Some Comments on Banned Books and Intellectual Freedom

 

decorative image of banned books
Some banned book covers

Did you know this past week was Banned Books Week? Wait, what? Books can be banned?

Yes… and no. Let’s dive into this. 

A challenge is an attempt to remove or restrict materials, based upon the objections of a person or group.  A banning is the removal of those materials.  Challenges do not simply involve a person expressing a point of view; rather, they are an attempt to remove material from the curriculum or library, thereby restricting the access of others. [Definition courtesy of the American Library Association]

So, for example, a person goes to their library and says they would like Harry Potter removed from the shelves.  The library reports this to the American Library Association (ALA), and that book is then listed as “challenged”.  The ALA keeps track of all challenges that are reported, and will also note if a book was removed from a particular library (that book is then considered a “banned” book).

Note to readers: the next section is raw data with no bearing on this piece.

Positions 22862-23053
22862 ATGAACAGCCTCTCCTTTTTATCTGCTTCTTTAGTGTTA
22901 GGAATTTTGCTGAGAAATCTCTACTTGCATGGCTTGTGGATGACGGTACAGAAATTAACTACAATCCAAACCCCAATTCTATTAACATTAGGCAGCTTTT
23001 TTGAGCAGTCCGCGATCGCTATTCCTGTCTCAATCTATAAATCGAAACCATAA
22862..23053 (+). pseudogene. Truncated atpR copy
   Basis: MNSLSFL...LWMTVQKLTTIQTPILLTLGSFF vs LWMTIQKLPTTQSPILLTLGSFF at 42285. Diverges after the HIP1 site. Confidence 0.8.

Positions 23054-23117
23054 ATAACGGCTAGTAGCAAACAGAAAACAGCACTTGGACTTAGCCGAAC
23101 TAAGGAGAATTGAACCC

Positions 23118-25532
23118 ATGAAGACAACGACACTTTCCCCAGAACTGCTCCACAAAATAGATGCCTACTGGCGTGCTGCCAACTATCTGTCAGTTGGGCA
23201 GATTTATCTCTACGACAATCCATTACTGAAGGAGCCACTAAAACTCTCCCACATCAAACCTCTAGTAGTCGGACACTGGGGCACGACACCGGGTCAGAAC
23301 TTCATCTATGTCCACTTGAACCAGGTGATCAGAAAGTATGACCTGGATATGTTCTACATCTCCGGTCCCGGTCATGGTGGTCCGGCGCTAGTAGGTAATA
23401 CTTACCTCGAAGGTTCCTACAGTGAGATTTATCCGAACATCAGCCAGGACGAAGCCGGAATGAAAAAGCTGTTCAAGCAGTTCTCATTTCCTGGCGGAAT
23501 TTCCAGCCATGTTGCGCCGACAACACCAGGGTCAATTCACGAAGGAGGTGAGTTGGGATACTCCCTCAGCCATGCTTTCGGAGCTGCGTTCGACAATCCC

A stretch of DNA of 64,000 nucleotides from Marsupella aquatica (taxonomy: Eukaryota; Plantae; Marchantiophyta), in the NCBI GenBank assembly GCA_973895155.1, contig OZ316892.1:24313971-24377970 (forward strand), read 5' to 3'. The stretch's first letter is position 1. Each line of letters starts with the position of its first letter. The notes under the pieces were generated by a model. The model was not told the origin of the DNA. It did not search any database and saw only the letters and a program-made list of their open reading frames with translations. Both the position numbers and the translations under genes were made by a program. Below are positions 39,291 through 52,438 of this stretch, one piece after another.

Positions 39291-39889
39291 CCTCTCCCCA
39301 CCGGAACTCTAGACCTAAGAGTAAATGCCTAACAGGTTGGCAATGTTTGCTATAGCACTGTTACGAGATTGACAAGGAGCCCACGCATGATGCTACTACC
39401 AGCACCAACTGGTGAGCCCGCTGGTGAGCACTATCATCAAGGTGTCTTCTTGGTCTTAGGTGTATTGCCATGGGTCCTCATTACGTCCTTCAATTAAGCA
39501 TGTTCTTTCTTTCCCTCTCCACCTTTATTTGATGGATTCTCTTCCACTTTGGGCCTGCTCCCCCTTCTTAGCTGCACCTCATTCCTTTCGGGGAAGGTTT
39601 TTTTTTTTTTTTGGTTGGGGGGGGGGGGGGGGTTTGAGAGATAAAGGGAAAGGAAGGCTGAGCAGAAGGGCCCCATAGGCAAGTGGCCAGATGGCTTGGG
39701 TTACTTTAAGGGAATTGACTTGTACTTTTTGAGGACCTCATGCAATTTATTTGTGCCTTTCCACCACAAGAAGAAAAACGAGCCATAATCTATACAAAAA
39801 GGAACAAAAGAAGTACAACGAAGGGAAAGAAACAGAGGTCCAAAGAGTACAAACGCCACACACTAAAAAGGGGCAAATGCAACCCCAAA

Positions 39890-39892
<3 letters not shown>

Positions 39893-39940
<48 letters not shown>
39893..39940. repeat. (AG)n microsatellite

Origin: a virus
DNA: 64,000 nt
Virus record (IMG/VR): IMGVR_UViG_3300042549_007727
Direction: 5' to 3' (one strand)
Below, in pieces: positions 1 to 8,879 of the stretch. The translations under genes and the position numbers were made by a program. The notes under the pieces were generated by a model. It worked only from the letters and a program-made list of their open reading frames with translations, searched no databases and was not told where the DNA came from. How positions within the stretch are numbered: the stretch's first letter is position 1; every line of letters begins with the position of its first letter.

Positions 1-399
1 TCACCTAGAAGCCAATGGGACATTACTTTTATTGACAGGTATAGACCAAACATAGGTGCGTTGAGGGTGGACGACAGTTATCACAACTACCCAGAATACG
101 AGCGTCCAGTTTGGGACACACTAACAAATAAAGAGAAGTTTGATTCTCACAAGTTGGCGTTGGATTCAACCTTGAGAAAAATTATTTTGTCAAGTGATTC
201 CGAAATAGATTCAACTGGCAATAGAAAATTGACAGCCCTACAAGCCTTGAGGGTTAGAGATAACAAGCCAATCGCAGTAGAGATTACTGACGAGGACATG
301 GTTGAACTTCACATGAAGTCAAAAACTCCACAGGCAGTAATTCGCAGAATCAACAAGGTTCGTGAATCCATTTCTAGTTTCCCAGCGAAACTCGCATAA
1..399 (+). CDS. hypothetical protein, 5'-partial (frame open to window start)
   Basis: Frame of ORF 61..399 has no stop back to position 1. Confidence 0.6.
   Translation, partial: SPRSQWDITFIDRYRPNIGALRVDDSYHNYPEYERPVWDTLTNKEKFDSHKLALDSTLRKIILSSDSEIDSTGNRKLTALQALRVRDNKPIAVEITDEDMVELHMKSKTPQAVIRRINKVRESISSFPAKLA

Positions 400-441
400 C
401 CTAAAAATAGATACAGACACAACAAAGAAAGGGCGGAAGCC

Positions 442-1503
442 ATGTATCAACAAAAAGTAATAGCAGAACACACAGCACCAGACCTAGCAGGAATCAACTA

Curious what books have been challenged? Here is the list of the Top Ten Challenged Books of 2017. Have you read any of them? We’ve got some of them for you to check out if you are curious. Check out our display, entitled Freedom to Read in the Snoqualmie library building (SNO)!

Troubled by censorship? So are we! But luckily, as part of our professional Code of Ethics, librarians are actually charged with upholding “the principles of intellectual freedom and resist[ing] all efforts to censor library resources”.  

In other words, we want you to have access to the information you need. We believe that this is a democratic right, and we work hard to ensure that you have that access, because we believe this is an issue of equity, freedom, and yes — democracy.

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